The MV Oldenburg

The sea was “moderate,” which, on a ship like the Oldenburg, is another way of saying that people puked. There was sick everywhere but not, happily, spewing forth from the mouths of a party of school kids whose teachers had the good sense to sit them out in the fresh, de-nauseating wind. Ilfracombe to Lundy doesn’t look far on a map, but it takes longer than sailing to France. We arrived to rain and wind, so there wasn’t much to do other than sit in our quarters in Castle Keep North and, in dad’s case, listen to short-wave radio (there was no TV).

Listening to the radio in Castle Keep North

The weather was brilliant the next day and so dad and I set about exploring the southern end of the island. On Lundy, one walks.

I had vaguely heard of the “Lundy Letterboxes” before we arrived, which are a series of physical caches containing a logbook and a stamp. It’s somewhat akin to geocaching except you follow clues, not coordinates. After finding the first one outside of the Castle, I was hooked. Over the two days we were on the island, we found 14 out of the 27. All the more reason to return!



Walking around Lundy is a delight. The seascape is beautiful and there are loads of interesting things to see, from the lighthouses, church, and battery, to animals such as goats and sika deer (as well as birds, birds, birds).

Old Light
Down to the Battery
Landing beach, flag . . . and a goat!
Capra aegagrus hircus

Lundy is owned by the National Trust and is managed by the Landmark Trust who rent out the very comfortable properties on the island. Lundy is a wild place but one can quite easily drop back into civilisation. Dad and I stayed in the Castle Keep and ate in the Marisco Tavern (winner of Best Lundy Pub every year since 1925!). The one property truly away from it all is Tibbetts. Next time?

Castle Keep
Castle lawn
Marisco Tavern
Next stay: Tibbets?

I had been promising dad a trip to Lundy for years, so I’m glad we finally did it. If you like the idea of a break where bimbling around with binoculars by day and reading by night sounds like heaven, then Lundy is the place. I’m not sure the trip over would be to everyone’s taste (in the winter months, you can take the helicopter instead), but I suppose it’s Lundy’s price of admission and helps keep the place remote.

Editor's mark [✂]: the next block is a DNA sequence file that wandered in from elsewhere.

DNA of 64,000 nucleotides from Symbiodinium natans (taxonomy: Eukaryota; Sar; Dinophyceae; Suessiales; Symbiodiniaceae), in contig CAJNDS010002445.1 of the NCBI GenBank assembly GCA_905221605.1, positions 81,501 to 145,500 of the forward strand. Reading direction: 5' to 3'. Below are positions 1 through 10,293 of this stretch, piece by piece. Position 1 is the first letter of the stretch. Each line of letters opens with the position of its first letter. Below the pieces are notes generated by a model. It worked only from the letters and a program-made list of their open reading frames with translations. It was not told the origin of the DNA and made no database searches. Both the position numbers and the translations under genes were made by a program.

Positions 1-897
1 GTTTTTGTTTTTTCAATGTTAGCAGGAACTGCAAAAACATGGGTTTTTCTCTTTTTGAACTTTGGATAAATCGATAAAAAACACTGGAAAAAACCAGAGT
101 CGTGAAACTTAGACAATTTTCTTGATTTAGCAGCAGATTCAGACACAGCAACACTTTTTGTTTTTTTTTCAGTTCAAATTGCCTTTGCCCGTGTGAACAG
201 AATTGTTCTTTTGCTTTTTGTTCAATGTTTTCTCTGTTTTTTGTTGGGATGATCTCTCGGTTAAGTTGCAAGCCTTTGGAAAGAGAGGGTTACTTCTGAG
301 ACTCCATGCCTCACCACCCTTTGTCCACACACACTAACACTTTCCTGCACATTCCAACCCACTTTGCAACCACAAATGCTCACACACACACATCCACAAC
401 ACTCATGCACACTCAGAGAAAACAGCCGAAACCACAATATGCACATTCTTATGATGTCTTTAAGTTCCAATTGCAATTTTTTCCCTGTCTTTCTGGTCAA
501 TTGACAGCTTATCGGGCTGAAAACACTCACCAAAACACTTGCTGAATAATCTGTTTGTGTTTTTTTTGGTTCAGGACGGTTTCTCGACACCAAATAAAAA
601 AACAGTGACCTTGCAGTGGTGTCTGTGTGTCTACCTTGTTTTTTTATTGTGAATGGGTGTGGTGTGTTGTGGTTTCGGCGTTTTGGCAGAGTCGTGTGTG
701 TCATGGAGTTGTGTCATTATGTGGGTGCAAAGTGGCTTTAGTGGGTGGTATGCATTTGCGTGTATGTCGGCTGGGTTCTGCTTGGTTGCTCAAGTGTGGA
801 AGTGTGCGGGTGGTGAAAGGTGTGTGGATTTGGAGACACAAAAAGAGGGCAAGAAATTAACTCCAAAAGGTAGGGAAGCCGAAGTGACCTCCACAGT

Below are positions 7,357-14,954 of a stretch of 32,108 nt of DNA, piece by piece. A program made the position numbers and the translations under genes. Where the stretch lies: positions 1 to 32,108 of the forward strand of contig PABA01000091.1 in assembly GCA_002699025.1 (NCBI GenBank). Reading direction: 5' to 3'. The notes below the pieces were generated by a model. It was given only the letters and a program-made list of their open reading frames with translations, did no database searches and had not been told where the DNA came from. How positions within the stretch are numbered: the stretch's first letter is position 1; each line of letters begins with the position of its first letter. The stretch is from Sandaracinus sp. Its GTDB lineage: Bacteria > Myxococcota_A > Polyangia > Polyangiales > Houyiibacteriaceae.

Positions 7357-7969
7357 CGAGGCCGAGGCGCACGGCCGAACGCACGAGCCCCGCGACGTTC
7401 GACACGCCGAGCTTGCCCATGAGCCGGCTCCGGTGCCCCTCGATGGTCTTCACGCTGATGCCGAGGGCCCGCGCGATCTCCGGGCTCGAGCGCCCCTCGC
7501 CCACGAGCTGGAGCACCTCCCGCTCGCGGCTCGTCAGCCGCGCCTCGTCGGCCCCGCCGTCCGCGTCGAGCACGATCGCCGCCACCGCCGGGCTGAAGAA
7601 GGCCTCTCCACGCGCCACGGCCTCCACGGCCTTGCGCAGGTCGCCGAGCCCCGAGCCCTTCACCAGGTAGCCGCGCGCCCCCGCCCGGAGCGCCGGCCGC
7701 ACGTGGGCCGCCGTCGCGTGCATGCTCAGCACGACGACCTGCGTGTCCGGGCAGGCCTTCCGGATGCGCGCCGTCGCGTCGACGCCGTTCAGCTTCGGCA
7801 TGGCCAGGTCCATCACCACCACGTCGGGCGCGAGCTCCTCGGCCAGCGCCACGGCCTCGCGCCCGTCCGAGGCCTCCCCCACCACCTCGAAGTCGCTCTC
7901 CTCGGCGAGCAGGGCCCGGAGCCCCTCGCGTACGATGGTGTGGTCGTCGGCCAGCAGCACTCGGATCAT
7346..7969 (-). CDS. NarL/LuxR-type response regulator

Tresco 2016

My parents have been visiting the Isles of Scilly for over a decade. Over half term we finally got to see what the fuss is about, spending a week with them on Tresco. The tl;dr is easy: Tresco is amazing. Even if you have seen pictures of the azure waters of the Scilly archipelago, the 28 mile flight on the Skybus from Land’s End still offers a great reveal. It may have been October but it was mild and often sunny; one can only imagine what it is like here in warmer weather.

St Martin’s

From the main island of St. Mary’s, a boat took us to Tresco, a private holiday island managed by the Dorrien-Smith family as a timeshare business. Our week was spent in the Sea Garden Complex in Old Grimsby.

Sea Garden
Sea Garden

I was entranced all week by the view to the east to the islets of Northwethel and Teän and other evocatively named rocks. The archipelago may have been formed as little as 1500 years ago due to post-glacial rebound in the north of Britain which would have pushed Scilly down (which was once known by the Tolkienesque name of Ennor). I also discovered that I am a pharologist — a fan of lighthouses — and gazed over at Round Island lighthouse as often as I could (as well as the remarkable Bishop Rock far in the distance).

Looking east
Looking east
Round Island lighthouse

Tresco island is divided into three: a wild north coast, all heather and wind; a woodland interior, home to the sub-tropical botanical marvel of Abbey Garden; and glorious white beaches on three of the four sides.

The King(s) in the North!
The King(s) in the North!
Pentle Bay